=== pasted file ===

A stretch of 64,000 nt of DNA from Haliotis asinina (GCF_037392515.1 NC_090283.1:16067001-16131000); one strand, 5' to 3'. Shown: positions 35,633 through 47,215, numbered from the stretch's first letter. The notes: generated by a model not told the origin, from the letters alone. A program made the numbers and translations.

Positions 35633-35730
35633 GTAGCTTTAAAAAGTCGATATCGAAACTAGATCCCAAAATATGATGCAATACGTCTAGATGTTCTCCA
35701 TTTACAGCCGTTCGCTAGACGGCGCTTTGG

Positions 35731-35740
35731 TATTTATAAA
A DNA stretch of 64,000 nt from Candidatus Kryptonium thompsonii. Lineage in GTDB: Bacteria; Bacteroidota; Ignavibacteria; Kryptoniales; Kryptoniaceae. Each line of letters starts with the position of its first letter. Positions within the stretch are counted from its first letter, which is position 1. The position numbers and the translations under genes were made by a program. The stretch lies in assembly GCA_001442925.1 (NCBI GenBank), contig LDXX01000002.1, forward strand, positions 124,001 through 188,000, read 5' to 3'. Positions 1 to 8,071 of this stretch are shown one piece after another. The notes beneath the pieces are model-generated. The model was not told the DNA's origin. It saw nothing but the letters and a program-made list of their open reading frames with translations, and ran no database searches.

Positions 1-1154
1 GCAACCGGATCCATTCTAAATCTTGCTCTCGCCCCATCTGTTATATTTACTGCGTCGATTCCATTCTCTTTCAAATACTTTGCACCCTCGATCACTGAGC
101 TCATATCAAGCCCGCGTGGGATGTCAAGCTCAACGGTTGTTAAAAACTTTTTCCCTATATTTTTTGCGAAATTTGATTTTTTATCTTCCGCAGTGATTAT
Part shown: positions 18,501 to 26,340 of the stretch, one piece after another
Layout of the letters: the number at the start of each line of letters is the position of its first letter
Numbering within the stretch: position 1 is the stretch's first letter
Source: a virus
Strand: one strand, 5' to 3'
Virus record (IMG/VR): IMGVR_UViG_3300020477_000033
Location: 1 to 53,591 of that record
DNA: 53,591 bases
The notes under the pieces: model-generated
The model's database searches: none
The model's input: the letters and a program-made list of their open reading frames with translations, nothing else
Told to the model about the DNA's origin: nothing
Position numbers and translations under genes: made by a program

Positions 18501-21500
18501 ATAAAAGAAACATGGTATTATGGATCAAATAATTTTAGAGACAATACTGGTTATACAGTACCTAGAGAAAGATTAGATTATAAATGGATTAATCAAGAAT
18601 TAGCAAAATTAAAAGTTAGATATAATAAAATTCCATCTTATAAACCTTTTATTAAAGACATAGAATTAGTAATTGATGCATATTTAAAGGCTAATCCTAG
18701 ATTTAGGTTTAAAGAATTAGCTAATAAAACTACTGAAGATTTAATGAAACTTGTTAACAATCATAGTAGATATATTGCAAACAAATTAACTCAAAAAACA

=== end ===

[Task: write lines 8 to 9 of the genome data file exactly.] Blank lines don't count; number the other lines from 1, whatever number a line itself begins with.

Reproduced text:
Positions 1-1154
1 GCAACCGGATCCATTCTAAATCTTGCTCTCGCCCCATCTGTTATATTTACTGCGTCGATTCCATTCTCTTTCAAATACTTTGCACCCTCGATCACTGAGC